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“Our Deans – Yesterday and Today” by Bland N. Pippen, 1922

Bland N. Pippen (1874-1945) received his Doctor of Dental Medicine degree from the Dental Department of Washington University in 1900.  He joined the faculty of his alma mater in 1901, serving for over forty years.  This article, which appeared in the second issue (December 1922) of the Washington University Dental Journal, marks the transition of the deanship of the school from John H. Kennerly to Walter M. Bartlett.

Address by Bland N. Pippen, D.D.S.

Since the founding of the Missouri Dental College in the year 1866, there is recorded in the history of the institution to date, the administrations of five different Deans, Viz., Judd, Eames, Mudd, Fuller and Kennerly, and with the end of this scholastic year another epoch in the institution’s history will close, and a new one will begin.  It has been deemed fitting and proper that the student body and the faculty should meet here this evening for the dual purpose of honoring the retiring Dean upon the remarkable history the institution has made under his administration, and of congratulating and welcoming the newly appointed Dean, extending to him our assurances of loyalty and cooperation in his work of upholding the dignity and standing of our school among the great similar institutions of the country.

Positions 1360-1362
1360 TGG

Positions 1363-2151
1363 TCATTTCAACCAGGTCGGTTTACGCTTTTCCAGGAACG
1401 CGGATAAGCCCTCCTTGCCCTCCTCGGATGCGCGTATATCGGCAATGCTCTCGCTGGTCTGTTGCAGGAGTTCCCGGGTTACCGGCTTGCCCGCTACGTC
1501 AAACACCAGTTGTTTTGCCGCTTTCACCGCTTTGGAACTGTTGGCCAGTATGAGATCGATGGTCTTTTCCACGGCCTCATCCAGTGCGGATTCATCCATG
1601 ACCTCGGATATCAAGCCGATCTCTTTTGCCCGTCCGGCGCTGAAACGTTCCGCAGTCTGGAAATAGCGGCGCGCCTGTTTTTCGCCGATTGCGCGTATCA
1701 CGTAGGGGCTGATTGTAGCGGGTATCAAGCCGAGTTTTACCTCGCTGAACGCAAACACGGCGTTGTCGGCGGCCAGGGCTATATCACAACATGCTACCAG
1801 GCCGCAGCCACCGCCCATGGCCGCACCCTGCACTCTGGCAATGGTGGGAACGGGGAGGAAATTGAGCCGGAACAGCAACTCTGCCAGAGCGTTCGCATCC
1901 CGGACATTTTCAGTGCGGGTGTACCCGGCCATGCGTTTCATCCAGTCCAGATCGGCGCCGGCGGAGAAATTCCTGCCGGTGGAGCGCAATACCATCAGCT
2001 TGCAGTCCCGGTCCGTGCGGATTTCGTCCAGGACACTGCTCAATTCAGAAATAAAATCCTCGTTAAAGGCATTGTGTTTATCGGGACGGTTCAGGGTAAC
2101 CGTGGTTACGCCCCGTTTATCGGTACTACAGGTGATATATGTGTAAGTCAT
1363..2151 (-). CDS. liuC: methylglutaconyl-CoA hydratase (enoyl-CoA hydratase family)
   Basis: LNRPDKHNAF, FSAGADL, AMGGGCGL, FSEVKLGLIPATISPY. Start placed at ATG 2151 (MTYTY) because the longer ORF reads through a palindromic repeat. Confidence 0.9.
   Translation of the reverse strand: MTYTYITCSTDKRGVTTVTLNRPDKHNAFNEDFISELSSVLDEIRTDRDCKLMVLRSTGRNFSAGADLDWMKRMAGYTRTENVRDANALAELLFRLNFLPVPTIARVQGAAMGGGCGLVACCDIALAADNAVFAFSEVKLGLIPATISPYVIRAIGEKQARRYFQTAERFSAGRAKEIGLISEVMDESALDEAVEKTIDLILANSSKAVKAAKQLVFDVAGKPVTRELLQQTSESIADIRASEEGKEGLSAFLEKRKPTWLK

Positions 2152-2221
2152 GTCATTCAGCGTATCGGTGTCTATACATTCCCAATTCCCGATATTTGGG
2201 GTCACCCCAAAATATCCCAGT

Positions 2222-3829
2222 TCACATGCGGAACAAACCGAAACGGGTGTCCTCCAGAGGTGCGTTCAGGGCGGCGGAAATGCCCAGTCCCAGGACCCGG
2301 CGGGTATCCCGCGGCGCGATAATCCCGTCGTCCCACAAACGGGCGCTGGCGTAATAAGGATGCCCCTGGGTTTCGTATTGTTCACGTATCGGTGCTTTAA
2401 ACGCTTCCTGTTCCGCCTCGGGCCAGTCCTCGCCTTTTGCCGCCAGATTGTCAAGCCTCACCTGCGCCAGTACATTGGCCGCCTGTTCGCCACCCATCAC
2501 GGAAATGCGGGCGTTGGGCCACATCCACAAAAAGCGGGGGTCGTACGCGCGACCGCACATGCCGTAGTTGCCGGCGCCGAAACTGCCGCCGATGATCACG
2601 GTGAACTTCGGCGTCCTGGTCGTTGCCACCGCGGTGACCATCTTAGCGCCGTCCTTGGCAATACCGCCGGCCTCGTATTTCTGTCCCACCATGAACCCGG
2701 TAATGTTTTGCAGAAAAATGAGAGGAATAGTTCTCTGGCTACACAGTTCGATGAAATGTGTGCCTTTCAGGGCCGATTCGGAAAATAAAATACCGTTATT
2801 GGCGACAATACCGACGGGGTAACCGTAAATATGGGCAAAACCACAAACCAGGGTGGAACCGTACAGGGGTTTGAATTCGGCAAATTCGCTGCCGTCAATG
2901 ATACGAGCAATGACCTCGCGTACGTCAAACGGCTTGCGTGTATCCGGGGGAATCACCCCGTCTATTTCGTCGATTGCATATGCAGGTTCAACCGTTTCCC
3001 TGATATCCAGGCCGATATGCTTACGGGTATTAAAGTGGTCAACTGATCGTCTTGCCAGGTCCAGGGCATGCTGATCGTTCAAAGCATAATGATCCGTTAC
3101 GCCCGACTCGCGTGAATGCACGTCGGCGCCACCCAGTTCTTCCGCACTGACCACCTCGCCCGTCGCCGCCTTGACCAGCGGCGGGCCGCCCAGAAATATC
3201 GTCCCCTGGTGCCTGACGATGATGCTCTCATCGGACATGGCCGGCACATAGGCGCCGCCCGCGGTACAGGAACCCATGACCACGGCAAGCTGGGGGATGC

We can only surmise the feelings upon this occasion of these two distinguished men, who for many years have been collaborators in the service of the school, not always in accord regarding administrative policies yet each sincerely striving in his official capacity of furthering the best interests of the institution.

John H. Kennerly
John H. Kennerly